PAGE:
As a reward, I bought myself a 5 rupee (7 cent) pack of bindis. These past weeks I’ve admired their beauty on other women and finally I decided to risk cultural appropriation and dawn one between my eyebrows.


Feeling guilty for my boorish behaviour at the tiny restaurant I decided to pay a visit and have a veg thali for dinner there.

The poor man didn’t even recognize me in my natural shanti state and bindi’d forehead. I had to tell him I had just checked in with him and needed the wifi password for the guesthouse. His smile grew huge and he eagerly shared the password of the guesthouse and the restaurant.

I decided I’d update my mom and friend before dinner and logged into Facebook to give them the play by play and apologise for my written diatribe.

A few moments later the moustached man arrived and sat before me. His eyes were kind and honest, so I took no offence to this invasion of space.

He looked at my computer with a grin and asked if that was for messaging people.

“Errrrm yes. You can message people. Do you need to use it?”

“Yes,” he grinned.

“Where? On Facebook?” my fingers automatically opening a new window and speedily clicking in the web address.

Again he smiled but this time pulled out a notebook with an email address scribbled on the page.

“You want to email this address? Do you have an email account?”

He shook his head no.

Instantly I realized he had never touched a computer before and wanted me to use my technology magic to write a message to his friend.

I opened my own gmail and then proceeded to compose an email writing down word for word his running dictation.

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He told me his name was Babu and he had owned the restaurant for 18 years. Once he met a young customer who asked how old it was and he answered that he’d opened it when the young man was just a toddler. He shook with laughter at his own joke. I shared in his gayety only until I realized he hadn’t made that joke with me.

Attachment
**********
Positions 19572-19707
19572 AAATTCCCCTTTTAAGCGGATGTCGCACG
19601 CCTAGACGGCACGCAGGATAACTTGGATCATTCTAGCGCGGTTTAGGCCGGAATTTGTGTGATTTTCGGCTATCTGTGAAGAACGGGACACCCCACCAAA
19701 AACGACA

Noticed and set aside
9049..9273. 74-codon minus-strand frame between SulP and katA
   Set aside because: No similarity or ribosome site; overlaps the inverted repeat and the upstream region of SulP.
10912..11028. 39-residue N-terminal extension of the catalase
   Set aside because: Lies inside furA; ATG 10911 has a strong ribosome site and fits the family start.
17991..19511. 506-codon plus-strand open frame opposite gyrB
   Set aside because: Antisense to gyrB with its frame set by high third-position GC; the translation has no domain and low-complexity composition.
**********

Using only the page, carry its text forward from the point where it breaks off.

“I was also a child when you opened this restaurant,” I huffed, my ego slightly bruised.

We carried on chatting about his restaurant and life when I refreshed my inbox and saw that his friend had responded.

“Babu! Christian answered!”

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His eyes sparkled with glee as I read aloud the email to him. I felt a bit odd acting as a futuristic crystal ball gazer, yet I was still able to relish in his exuberance at that moment.

I logged off, finished my meal and bid Babu goodnight. My cheer must have been written across my face because as I bounded for the restaurant’s stairs another group of travellers looked up, smiled at me and asked if I enjoyed my meal.

I grinned back, confirmed that I had and made my way back to my room above the holy waters, wholeheartedly and blissfully enamoured by India.

Chillin’ on the ghats. If you ask for a photo with me sometimes I’ll ask for one with you 🙂

Let’s all take a ride on the Friendship Bus: Kathmandu to Varanasi

(January 29th 2016)

I made the journey from Kathmandu to Varanasi and here’s how.

After 10 long days of waiting for my visa from the Indian Visa Service Center in Kathmandu I was itching to get out of what to me felt like freezing cold Kathmandu.

With power cuts and a fuel crisis caused by an Indian enforced blockade at the borders, the city was often without some luxuries (like electricity or hot water *grumble*)

Sidenote: I can confirm that in Kathmandu they are mostly only offering 3 month visas to EVERYONE. U.S. citizens must pay the fee for the 10 year multiple entry 6 month visa, a whopping 11,100 npr, but what we receive is a measly 3 month single entry visa *double grumble*

Once I realized I’d only be getting this pitiful visa of course I was filled with rage, but what to do? I’d F off to India even faster. But how?